About hot-air driven coffee roasters:
devices of this kind using a hot-air engine as a prime mover for coffee roasting were made in those days, prior to World War I, by three French companies: Alliot, Houades and Hennemann. Manufacturer of the engines was the German company of Hubertus Raab, Zeitz in Saxony. Seller in France were "Les Etablissements Duhamel", Raab's agent in France.
Duhamels 24 pages catalogue from 1909 offered Raab two-cylinder engines of the so-called "Can-Type" in sizes of 1/60HP and 1/30HP driving gas-heated coffee roasters from 0.8 to 4 kilos.
In November 2013 a Houades roaster powered by means of a 50mm bore Raab hot-air engine was auctioned on ebay. Final Price: 3677 Euros (ca. $4000.-), a realistic price, maybe even a bargain due to ist rarity.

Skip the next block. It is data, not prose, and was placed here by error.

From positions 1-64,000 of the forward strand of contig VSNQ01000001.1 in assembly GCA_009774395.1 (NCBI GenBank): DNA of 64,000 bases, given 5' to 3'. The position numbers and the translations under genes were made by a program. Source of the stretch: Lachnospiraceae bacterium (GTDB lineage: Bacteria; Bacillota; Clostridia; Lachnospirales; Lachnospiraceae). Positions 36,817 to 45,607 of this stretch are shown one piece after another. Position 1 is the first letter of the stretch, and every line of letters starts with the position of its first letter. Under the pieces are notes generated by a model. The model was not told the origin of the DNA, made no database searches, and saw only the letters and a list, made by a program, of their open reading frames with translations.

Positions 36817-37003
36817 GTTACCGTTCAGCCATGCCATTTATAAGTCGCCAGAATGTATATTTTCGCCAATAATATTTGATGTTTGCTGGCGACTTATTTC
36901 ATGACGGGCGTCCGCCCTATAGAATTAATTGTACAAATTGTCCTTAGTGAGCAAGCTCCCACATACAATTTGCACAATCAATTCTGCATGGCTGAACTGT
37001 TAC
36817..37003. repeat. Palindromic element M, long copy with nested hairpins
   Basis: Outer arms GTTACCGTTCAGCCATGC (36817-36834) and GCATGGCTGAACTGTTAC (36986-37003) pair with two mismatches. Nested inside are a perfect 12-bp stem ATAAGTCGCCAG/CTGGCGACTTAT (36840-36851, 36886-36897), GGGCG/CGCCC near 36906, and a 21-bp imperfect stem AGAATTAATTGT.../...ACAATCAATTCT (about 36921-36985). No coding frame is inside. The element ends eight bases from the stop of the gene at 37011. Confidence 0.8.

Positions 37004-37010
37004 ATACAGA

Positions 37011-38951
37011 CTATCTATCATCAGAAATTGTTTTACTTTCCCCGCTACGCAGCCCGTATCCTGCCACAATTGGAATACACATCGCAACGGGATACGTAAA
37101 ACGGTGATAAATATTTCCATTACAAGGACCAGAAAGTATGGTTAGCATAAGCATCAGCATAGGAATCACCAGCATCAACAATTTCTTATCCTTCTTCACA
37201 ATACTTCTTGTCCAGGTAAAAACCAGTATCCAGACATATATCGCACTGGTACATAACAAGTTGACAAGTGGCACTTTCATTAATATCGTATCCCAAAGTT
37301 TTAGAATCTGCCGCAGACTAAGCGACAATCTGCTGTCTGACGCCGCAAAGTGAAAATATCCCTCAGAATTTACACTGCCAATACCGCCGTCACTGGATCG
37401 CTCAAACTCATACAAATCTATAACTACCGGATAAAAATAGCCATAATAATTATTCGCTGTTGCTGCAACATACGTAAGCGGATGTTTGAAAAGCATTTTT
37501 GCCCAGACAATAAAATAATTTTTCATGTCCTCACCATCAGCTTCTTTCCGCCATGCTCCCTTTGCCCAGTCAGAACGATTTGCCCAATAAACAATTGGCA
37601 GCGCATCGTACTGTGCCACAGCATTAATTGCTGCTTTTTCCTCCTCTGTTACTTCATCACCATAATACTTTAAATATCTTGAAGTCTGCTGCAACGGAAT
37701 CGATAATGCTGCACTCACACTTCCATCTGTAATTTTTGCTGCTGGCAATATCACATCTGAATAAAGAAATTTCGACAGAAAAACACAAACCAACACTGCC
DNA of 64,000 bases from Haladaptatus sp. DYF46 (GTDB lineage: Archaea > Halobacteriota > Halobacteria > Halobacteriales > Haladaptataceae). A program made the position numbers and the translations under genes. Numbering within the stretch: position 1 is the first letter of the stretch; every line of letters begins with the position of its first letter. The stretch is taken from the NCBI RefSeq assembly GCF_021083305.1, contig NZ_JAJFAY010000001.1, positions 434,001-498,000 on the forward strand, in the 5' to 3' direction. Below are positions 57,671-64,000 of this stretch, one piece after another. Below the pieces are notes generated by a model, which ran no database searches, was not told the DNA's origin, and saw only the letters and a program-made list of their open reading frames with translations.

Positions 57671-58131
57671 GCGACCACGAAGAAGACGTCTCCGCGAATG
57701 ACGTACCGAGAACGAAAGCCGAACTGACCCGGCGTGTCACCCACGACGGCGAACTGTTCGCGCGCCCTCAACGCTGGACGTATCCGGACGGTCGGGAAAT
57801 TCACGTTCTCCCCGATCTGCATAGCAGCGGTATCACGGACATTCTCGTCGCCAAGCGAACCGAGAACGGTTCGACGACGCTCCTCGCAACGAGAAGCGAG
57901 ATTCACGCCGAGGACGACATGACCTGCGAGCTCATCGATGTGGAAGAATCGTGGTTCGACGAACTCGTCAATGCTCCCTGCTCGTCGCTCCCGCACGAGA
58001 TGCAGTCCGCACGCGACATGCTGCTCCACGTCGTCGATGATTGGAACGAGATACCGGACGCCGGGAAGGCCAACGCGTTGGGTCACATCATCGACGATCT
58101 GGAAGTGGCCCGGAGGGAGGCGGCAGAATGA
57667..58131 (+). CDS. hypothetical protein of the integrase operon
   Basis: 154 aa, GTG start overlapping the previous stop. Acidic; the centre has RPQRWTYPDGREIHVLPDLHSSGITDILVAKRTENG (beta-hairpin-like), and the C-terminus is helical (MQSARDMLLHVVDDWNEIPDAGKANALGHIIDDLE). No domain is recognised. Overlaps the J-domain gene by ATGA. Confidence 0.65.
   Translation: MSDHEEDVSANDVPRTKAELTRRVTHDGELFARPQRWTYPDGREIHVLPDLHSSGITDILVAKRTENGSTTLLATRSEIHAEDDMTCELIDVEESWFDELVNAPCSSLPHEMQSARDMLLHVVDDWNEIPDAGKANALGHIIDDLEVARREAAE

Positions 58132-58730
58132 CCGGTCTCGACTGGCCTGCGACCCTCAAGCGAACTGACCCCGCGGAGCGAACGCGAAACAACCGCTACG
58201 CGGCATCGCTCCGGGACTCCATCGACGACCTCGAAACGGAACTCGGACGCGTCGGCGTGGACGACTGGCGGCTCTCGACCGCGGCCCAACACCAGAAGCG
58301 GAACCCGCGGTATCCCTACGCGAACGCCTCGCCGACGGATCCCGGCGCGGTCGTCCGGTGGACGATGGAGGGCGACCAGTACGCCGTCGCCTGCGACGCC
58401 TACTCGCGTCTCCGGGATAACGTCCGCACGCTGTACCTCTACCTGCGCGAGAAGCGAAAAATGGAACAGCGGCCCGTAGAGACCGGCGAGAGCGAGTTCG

All about Raab engines in general and Raabs driving coffee roasters in particular is extensively descrived and depicted in volume 07A of the "compendium" series.
Raab's engines and fans were also offered by the French company Mestre et Blatge prior to the first World War. The fans (identical to those offered by Jost in British colonial India) targeted the "colonial market" in French colonial Africa and Southeast Asia although I have never heard of a Raab/Jost fan coming from those areas.